Nevada (US), Sep 27 (ANI): Only one Roma (Gypsy) child out of four enrolls in primary school in Europe, according to a recent United Nations Children's Fund (UNICEF) study.
Eminent Hindu statesman Rajan Zed, in a statement in Nevada (USA) today, said that Europe, which boasted of its human rights record and was an affluent continent, should bend its head in shame over this Roma maltreatment.
The Report indicates that in one of the European countries, rate of completion of secondary school for Roma children was 1.2 percent; while in another, Roma children's attendance at preschool was 0.2 percent. "Roma children may not have the medical certificate required for registration in a kindergarten", it adds.Quoting the Report, Zed, who is President of Universal Society of Hinduism, listed barriers to Roma education as: appalling poverty, persistent racism, discrimination and far-reaching social exclusion, stereotypes and prejudice dating back several centuries, disabilities, chronic ill-health, poor housing, life in marginalized settlements, homelessness, absence of funds to dress children appropriately for school, segregation, mainstream prejudice and xenophobia, being bullied and felt unwelcome at school, abusive school-entry testing of Roma children (culturally biased tests looking for weaknesses and not strengths), etc.Rajan Zed stressed that something needed to be done urgently and now for this about 15-million Roma community, whose traces in Europe went as far back as ninth century CE, but who still appeared in 2010 as Europe's most unwanted and faced apartheid day after day. European political parties and religious groups and their leaders should strongly come out against xenophobia.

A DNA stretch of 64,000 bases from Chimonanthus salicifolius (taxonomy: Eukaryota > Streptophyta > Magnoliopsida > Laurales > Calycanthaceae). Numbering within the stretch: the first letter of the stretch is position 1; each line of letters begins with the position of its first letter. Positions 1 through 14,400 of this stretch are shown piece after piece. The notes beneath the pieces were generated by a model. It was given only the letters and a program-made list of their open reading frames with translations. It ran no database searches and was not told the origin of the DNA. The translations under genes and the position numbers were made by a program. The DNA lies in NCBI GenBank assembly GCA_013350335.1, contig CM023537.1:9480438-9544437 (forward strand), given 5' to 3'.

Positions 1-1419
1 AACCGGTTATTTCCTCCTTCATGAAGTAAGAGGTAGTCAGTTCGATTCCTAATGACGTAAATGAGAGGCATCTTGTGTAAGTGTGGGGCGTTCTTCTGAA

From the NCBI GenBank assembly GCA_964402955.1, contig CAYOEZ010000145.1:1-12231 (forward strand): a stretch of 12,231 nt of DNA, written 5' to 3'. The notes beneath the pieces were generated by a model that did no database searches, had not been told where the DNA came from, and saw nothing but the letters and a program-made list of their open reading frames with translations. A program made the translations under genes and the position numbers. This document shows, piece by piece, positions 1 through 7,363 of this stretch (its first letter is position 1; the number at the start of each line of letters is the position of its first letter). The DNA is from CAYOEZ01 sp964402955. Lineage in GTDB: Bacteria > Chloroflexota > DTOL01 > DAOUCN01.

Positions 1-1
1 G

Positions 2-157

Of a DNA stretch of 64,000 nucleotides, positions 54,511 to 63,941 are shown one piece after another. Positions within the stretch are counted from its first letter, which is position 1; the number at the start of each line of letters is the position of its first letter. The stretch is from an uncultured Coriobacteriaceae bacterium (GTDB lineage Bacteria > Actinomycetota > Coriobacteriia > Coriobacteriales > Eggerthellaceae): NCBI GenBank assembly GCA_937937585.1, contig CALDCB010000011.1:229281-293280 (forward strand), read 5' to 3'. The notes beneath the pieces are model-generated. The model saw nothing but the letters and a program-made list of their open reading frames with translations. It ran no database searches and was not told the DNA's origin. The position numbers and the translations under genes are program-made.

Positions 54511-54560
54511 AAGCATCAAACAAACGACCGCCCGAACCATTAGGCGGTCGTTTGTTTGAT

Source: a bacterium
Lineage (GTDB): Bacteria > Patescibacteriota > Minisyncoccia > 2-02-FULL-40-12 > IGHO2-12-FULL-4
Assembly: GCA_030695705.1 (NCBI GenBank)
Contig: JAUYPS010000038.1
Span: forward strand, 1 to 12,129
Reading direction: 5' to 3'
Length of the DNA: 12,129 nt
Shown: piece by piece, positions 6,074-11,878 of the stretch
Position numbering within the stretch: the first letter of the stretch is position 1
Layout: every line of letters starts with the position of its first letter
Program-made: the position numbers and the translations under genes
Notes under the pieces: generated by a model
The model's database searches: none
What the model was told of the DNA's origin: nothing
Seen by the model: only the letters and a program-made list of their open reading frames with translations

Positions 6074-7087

What were the World Bank, UNICEF, Council of Europe, Decade of Roma Inclusion, European Commission, UNESCO, European Parliament, Organization for Economic Co-operation and Development, United Nations Development Programme, World Economic Forum, etc., doing in their cozy offices while Roma brothers and sisters were continuously suffering, Zed asked.
Rajan Zed argued that instead of blaming Roma for high fertility rates; let us try to close the gap in educational outcomes between Roma and non-Roma. Let us not label and 'culturalise' poverty or exclusion. (ANI)